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Eurois occulta Linn. " Still very r a r e " . The Rev. E. N. Bloomfield in his list of Suffolk lepidoptera, 1890, labels a number of insects as rare or very rare. Many of these can no longer be thus labelled. There may be different causes for this, the finding of suitable environment, increase in foodplant and so forth. But undoubtedly we have to thank the members of the Suffolk Natural History Society for their patient and splendid field work which has contributed so much to our knowledge of the macroand microlepidoptera of the County. The appearance of the Great Brocade (E. occulta Linn.) continues to be casual. When Bloomfield compiled his list, it had only been noted from Bentley, Ipswich and Beccles. Morley in the " Memoir " published in 1937 says, " Still very rare " and adds a few more records, single specimens at Gorleston, Fritton Lake and Pakefield, also three specimens on pine trees at Aldeburgh (observer not stated). Mr. Allen exhibited at a General Meeting of the Society on May Ist, 1938, a specimen taken at Bury new to West Suffolk. Since 1937 I find mention of only three further examples. Mr. P. J. Burton captured one at sugar at Iken in 1938, and another was observed by Mr. E. T . Goldsmith at Beccles in the same year. This year, 1955, my grandson, Alfred Waller took a fine example at light on August 30th. So nearly twenty years since the publication of Morley's " Memoir " his dictum " Still very rare " apparently holds good. I myself, to go back to 1907, when collecting with the late Mr. W. Ogden, captured a female of the light form sitting on a gatepost near a marsh (Memoirs p. 30). My grandson's specimen is the dark form nearly approaching var. passetii, as figured in South's Moths of the British Isles. Of course, Scotland is the real home of this species, though, I believe, it has been taken not uncommonly in Yorkshire at times. A. P.


Mill Cottage, Waldringfield, Sept., 1955.

Owing to the exceptionally severe winter it was not until March 17th that any lepidoptera were noted. Then a male of the Pale Brindled Beauty (Phigalia pedaria Fab.) was seen for the first time this season. A visit to the sallow blossom in Barking Woods on April 8th produced hosts of the usual Quaker moths except the Clouded Drab (Orthosia incerta Hufn.), but the Small Quaker (Orthosia cruda Schiff.) was particularly plentiful, and there were a few of the Poplar Drab (Orthosia populeti Treits.). Among the Twin-spot Quaker (O. munda Esp.) was one f. immaculata.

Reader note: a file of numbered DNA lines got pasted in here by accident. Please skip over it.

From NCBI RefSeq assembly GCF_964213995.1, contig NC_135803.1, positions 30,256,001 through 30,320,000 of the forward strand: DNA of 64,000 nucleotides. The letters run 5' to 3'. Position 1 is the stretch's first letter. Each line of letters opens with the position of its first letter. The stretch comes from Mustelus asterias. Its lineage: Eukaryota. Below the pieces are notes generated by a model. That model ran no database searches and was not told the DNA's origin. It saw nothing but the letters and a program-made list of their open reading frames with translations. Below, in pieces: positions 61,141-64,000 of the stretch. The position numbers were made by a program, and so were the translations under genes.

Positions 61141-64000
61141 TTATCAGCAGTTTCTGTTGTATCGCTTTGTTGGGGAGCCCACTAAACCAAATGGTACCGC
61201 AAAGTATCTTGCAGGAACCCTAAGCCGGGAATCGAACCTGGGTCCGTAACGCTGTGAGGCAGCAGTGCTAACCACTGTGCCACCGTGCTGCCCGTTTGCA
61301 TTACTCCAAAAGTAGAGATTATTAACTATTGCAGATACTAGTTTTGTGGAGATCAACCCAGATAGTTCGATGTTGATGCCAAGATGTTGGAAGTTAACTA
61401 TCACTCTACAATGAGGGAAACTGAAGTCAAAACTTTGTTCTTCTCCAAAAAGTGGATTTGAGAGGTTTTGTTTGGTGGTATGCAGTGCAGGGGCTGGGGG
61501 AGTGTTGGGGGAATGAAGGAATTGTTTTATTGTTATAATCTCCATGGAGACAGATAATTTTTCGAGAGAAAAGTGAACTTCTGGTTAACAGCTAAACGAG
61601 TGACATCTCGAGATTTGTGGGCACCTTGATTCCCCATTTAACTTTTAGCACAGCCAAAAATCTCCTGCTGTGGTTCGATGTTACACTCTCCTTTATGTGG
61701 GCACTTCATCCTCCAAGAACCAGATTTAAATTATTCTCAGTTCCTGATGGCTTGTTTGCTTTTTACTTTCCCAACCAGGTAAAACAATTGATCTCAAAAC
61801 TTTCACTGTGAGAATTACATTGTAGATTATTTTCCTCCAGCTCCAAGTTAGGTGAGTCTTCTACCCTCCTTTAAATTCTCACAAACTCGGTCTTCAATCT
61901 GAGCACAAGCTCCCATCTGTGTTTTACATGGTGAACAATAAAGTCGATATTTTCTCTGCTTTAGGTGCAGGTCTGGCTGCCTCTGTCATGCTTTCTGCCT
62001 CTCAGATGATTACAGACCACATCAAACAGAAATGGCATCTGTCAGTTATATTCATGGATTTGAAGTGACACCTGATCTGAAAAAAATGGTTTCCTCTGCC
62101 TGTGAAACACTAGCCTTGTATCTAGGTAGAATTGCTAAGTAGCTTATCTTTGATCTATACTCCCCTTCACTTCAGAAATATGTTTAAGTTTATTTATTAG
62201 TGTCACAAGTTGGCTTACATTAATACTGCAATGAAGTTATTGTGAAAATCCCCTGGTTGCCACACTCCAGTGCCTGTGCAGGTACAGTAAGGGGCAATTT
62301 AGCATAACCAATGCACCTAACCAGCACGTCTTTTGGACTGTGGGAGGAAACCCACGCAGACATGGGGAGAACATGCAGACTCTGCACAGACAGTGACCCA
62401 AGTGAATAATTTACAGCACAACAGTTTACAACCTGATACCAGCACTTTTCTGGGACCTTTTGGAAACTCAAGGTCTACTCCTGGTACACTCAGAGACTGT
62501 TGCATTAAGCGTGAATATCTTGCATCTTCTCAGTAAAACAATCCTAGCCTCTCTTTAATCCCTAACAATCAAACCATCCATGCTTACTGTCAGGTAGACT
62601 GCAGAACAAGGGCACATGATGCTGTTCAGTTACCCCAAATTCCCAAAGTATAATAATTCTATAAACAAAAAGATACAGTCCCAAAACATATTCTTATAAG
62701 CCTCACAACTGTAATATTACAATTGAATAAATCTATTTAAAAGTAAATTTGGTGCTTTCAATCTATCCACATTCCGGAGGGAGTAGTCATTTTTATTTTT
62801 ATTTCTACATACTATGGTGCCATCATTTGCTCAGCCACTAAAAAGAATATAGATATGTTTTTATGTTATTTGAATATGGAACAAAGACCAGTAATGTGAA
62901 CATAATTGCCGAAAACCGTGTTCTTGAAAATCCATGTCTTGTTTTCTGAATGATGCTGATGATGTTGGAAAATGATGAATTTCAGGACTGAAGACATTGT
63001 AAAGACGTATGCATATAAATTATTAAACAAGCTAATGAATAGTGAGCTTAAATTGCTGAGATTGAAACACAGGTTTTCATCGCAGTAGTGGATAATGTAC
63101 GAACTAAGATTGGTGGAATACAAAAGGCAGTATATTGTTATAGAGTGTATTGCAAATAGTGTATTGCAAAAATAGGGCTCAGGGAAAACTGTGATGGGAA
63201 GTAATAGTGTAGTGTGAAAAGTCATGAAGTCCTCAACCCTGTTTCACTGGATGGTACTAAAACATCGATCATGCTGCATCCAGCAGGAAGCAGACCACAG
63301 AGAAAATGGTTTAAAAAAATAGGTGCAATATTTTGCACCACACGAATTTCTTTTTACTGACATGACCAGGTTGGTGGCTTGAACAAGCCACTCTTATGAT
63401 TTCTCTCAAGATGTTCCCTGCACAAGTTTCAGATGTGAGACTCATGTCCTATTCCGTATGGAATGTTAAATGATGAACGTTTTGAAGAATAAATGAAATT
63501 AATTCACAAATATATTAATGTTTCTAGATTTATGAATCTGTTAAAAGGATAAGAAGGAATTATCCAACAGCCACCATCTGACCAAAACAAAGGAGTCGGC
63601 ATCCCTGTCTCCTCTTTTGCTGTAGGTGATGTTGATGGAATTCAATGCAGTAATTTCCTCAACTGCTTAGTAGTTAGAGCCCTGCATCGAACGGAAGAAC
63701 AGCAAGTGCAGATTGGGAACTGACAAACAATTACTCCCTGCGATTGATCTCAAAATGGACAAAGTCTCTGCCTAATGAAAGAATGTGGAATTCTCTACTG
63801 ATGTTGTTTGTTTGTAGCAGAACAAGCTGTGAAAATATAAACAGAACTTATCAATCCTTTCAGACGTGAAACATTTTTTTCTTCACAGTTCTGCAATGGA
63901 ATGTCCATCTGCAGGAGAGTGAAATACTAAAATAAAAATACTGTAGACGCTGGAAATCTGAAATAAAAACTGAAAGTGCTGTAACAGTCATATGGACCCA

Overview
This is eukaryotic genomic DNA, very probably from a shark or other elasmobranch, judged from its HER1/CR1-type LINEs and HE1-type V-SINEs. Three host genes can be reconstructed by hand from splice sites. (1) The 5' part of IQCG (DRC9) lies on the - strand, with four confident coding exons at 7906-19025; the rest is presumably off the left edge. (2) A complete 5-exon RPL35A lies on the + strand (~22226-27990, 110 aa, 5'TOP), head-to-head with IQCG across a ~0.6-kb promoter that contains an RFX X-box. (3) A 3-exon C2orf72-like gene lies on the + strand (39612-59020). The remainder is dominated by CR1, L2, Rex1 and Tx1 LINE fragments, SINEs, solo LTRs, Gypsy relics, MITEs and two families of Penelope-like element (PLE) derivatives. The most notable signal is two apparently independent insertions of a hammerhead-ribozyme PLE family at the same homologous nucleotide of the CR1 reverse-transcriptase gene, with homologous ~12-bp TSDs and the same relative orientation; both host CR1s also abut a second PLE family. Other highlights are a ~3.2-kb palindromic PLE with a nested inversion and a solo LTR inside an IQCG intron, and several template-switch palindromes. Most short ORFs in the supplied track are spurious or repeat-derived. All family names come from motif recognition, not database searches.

I did not do much more collecting in Suffolk until the middle of June when I saw three larvae of the Ground Lackey (Malacosoma castrensis Linn.) on the Bird Reserve on Havergate Island. A visit to the Breck district on June 25th enabled me to confirm that the Grey Carpet (Lithostege griseata Schiff.) and the Spotted Sulphur (Emmelia trabealis Scop.) still hold their own in their particular haunts. There were also a number of the Small Elephant Hawk (Deilephila porcellus Linn.) hovering over the flowers of bladder campion at dusk. The Viper's Bugloss (Anepia irregularis Hufn.) was evidently nct out at this date. though young larvae were found on its foodplant the Spanish Catchfly (,Silene otites) on July 17th. This is nearly three weeks later than the normal date which is in keeping with the general lateness of the season. From about the middle of July a steady stream of the more common noctuid moths came to light, the best species being the Lunar-spotted Pinion (Cosmia pyralina View.) on July 27th and another on August Ist. A few pupae of Webb's Wainscot (.Nonagria sparganii Esp.) and of the Bulrush Wainscot (N. typhae Thunb.) were found in stems of the reed mace near Thorpeness on August Ist, but visitors to light were now mostly geometers, including a number of the Small Rivulet (Perizoma alchemillata Linn.) and one Purple Thorn (Selenia tetraulnaria Hufn.)/. aestiva. Among the late summer larvae in Stowmarket mention must be made of the Sycamore moth (Apatele aceris Linn.). This wellknown Cockney insect has been taken at Needham Market by John and Geoffrey Burton for several years, but it was not tili last year that I saw a larva in Stowmarket. I have lived there for 18 years and have kept a look-out on the sycamore trees in the Recreation Ground. I cannot think that I have missed it all this time. This year many larvae have been found in Stowmarket and I can only think that the species has only recently colonised the district. So far autumn butterflies have not been very plentiful. There has been quite a number of Small Tortoiseshells (Aglais urticae Linn.) and a few Peacocks (Nymphalis io Linn.) and Red Admirals (Pyrameis atalanta Linn.), but no Painted Ladies (Pyrameis cardui Linn.) or Commas (Polygonia c-album Linn.). H. E. CHIPPERFIELD, Stowmarket.

On Collecting in Suffolk in 1955  
On Collecting in Suffolk in 1955